The latest coronavirus news from Canada and around the world Saturday. This file will be updated throughout the day. Web links to longer stories if available.
3:20 p.m.: Gunfire at an illegal large gathering in Philadelphia killed one person, wounded four others and sent scores of people fleeing, authorities said.
The gunfire erupted around 3:45 a.m. Saturday inside and outside a rental hall adjacent to Hot Pot Cuisine in north Philadelphia’s Nicetown neighbourhood, police officials said.
A 29-year-old man was shot 14 times and was pronounced dead minutes later at Temple University Hospital, police said. Three men ages 33, 38, and 41 and a 30-year-old woman were also shot; all were stable at hospitals, police said.
1 p.m.: The White House Easter Egg Roll, the annual event organized by the first lady’s office, has been canceled for the second year in a row due to the coronavirus pandemic.
The news was announced Friday by Michael LaRosa, a spokesman for first lady Jill Biden, who urged Americans to get vaccinated against COVID-19.
“Due to COVID-19 this year, unfortunately the annual Easter Egg Roll at the White House will not take place,” LaRosa said in a statement to USA Today, adding the Bidens hope to continue this tradition in 2022.
The holiday falls on April 4 this year; the event is usually held the next day.
“The White House plans to send out thousands of the 2021 commemorative Easter Egg Roll eggs in the coming days to vaccination sites and local hospitals,” LaRosa said of the eggs that this year feature the Bidens’ dogs, Major and Champ. “We urge everyone this Easter to continue wearing masks, engage in social distancing and get the vaccine when it is your turn.”
12:25 p.m.: An interim audit has been released about why the federal government’s pandemic early warning system failed to send up a formal alert on COVID-19.
The interim report concludes the news monitoring system did identify the outbreak of the pneumonia that would become COVID-19 on the night of Dec. 30, 2019, and included this information in a special report to Canadian public health officials the next day.
But the report notes that without sending up a formal alert, international partners that rely on Canada’s information were left in the dark.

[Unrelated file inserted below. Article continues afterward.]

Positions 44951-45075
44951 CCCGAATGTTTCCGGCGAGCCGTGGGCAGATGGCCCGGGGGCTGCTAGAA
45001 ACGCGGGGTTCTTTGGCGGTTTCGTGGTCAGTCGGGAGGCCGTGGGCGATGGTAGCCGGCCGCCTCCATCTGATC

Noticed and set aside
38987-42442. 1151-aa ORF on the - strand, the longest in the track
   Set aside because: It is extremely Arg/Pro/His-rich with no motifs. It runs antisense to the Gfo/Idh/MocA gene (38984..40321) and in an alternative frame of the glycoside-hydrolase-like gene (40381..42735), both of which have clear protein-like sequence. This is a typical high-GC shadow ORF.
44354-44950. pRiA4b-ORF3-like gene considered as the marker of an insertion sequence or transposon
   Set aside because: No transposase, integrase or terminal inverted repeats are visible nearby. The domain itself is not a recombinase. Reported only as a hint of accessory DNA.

The review says that prior to the pandemic, the alert system lacked standard operating procedures and senior managers didn’t fully understand the “purpose or audience” for alerts.
The panel will continue its review in the coming months by looking deeper into the context of how the system operates, which includes a high degree of staff turnover and a decline in the number of internal experts with public health credentials.
11:45 a.m.: Quebec is reporting 775 new COVID-19 cases and seven deaths attributed to the novel coronavirus, including one in the past 24 hours.
The province reports 6,894 active cases with a total 301,691 infections, 10,594 deaths and 284,203 recoveries.
Authorities say they administered 41,338 doses of COVID-19 vaccine on Friday, bringing the total to 915,653 doses — about 10.8 per cent of the population. Quebec is pushing to have all adults who want the vaccine to receive their first dose by June 24, the Fête nationale du Québec statutory holiday in the province.
11:30 a.m.: The U.K. says half of the country’s adults have received at least one dose of COVID-19 vaccine, a milestone in the government’s drive to reach everyone over age 18 by the end of July.
Health Secretary Matt Hancock said Saturday that more people received injections on Friday than any day since the country’s vaccination program began in early December.
“It’s a huge success,” Hancock said in a video posted on Twitter. “And I want to say many, many thanks to all those involved, including the half of all adults who have come forward. It’s so important because this vaccine is our way out of this pandemic.’’
But the celebration comes amid growing concerns about the failure of wealthy countries to share scarce vaccine supplies with developing nations.
While Britain should be proud of the success of its vaccination drive, it is time to start thinking about the rest of the world, said Dr. Jeremy Farrar, director of Wellcome, a London-based health policy think-tank.